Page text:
A true entrepreneur since the age of 17, Fred DeLuca doesn’t shy away from innovation.
As cofounder and president of Milford, Connecticut–based Subway, DeLuca isn’t afraid to take risks or listen to the advice of others.
“The owners of our 32,000 stores share a tremendous entrepreneurial spirit, so innovation comes naturally to them,” DeLuca says. “So we’ve built local option capability into the Subway system. That allows many different owners the ability to experiment simultaneously.”
And many of those experiments have hit pay dirt.
“The ideas are constantly flowing, and some of them have had lasting effects for the entire chain,” he says. “For instance, Subway’s ‘$5 Footlong’ campaign was started by a franchisee, and within a year it became a national promotion.”
Since 1965, Subway has had a healthier menu than many other quick-serve operations. Through the years DeLuca further established that healthy halo with marketing efforts such as the Jared Fogle commercials, which touted Fogle’s 245-pound weight loss from eating a six-inch Subway sandwich at every meal.
This year’s tie-in with the Biggest Loser television show further solidifies the sandwich chain’s marriage with a healthful image. The chain is paying $1,000 for every pound contestant Shay Sorrells loses.
Now with more than 32,400 stores in 91 countries, Subway continues to roll out new initiatives to keep up with a demanding marketplace.
A Buffalo Chicken submarine sandwich, with only seven grams of fat, was introduced last year, as well as the company’s new mobile site, which has a restaurant locator with a map function.
The brand also joined Energy Star, which is a joint program of the U.S. Environmental Protection Agency and U.S. Department of Energy, encouraging businesses and homes to conserve energy. To that end, Subway relocated several distribution centers next to vendor manufacturers, switched to energy-saving light bulbs, and made its napkins from 100 percent recycled materials.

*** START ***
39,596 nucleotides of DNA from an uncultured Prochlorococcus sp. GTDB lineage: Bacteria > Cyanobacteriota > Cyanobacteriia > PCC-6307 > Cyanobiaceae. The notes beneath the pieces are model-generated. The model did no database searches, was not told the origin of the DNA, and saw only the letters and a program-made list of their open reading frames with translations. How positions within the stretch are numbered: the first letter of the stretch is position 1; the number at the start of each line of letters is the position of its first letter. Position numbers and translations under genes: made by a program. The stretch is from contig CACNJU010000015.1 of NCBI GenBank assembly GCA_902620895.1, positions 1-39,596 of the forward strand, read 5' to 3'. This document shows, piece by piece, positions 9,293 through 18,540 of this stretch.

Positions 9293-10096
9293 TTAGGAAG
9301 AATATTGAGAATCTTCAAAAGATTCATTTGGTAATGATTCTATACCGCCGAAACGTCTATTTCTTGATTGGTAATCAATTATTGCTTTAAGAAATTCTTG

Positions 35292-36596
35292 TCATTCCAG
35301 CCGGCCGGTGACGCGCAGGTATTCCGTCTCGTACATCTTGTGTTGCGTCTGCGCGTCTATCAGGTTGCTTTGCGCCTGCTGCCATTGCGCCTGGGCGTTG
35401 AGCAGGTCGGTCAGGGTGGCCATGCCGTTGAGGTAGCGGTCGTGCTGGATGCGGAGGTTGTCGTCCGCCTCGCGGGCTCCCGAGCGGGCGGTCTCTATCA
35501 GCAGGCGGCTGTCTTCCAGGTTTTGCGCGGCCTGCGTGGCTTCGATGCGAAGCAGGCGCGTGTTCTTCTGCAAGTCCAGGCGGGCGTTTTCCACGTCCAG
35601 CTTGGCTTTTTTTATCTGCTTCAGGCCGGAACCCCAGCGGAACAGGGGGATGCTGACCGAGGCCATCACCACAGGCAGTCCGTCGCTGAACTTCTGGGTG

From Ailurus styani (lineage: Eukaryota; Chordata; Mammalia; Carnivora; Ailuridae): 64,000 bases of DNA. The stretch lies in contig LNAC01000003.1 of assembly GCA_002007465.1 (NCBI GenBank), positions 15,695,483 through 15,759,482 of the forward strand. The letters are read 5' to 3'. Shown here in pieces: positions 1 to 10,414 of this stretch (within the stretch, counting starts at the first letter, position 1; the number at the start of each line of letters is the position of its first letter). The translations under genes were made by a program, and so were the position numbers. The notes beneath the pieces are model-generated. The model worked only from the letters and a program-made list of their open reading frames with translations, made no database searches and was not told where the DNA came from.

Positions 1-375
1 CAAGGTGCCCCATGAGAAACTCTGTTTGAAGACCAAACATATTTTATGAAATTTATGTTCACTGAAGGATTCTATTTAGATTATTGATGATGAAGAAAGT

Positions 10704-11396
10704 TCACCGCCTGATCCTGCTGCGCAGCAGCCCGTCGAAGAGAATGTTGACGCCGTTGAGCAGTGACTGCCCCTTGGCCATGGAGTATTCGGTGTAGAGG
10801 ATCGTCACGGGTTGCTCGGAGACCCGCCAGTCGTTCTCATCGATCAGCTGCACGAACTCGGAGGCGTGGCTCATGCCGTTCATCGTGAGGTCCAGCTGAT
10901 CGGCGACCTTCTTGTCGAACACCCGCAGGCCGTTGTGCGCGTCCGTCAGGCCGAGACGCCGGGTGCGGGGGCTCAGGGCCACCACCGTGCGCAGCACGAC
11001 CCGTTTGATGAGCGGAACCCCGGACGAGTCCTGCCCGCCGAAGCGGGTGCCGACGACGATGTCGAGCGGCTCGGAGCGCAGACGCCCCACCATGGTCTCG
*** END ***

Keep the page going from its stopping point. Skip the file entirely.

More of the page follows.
The innovations keep coming from inside the franchisee community, and DeLuca couldn’t be more proud.
“A franchisee developed one of our newest and most unique stores, which is now about 100 feet in the air in the Freedom Tower construction site at the World Trade Center,” DeLuca says. “That store moves 15 feet higher every few weeks as the steelwork is put in place. That innovation keeps the food close to the construction workers as the building is built, saving time and money.
“Another store was built in a church in Buffalo, where the pastor uses the store to provide job training for local youngsters.”
In Sue Morelli’s world, extensive customer research is the catalyst for all innovation.
Morelli, president and CEO of Boston-based Au Bon Pain since 2005, has systematically put her stamp on the bakery café by paying close attention to others.
“We do a lot of guest research and, in fact, just finished with a pretty major focus group of more than 50 hours with our heavy users,” Morelli says.
During her presidency, Au Bon Pain introduced a new product line called Portions, which features a selection of 14 dishes made fresh daily, packaged individually. Each one is 200 calories or less. The Portions line focuses on vegetables and proteins as the main ingredients, retailing for $2.99 (without meat) or $3.49 (with meat).
“Innovation is a great word, and it’s complex,” Morelli says. “It has a lot of components: consumer trends, culinary savvy, and talent. And at the end of the day it has to be grounded by product profitability, the economics have to make sense.”
According to Morelli, another area heavily impacted by research is speed of service. Au Bon Pain recently underwent a major remodeling program, introducing a design that allows customers to serve themselves.
As a result of the recession, Morelli says consumers are doing more with less. In an effort to capitalize on the new reality, she is pushing the chain to offer “better basic foods that are affordable, fresh, and nutritious and served with speed and warmth.”
The 240-unit Au Bon Pain, which means place of good bread, is poised to grow both domestically and internationally.
“We keep a close watch on all the competitors, from fine dining to quick service,” she says. “Our executive chef, Tommy John, has the power to drive the concept. He has an extraordinary pulse on the consumer palate.”
The company, which was founded in 1976, rolled out a new café called the Bistro in 2006 and has a wide range of real estate applications to offer. In addition, the chain was recognized for its use of touchscreen terminals that offer nutritional information to the guests.
“In our business it is just so easy to put stuff out there and test it,” Morelli says. “Patrons are looking for higher quality at the same speed they used to get quick service, and they have a real good sense of what is real quality.”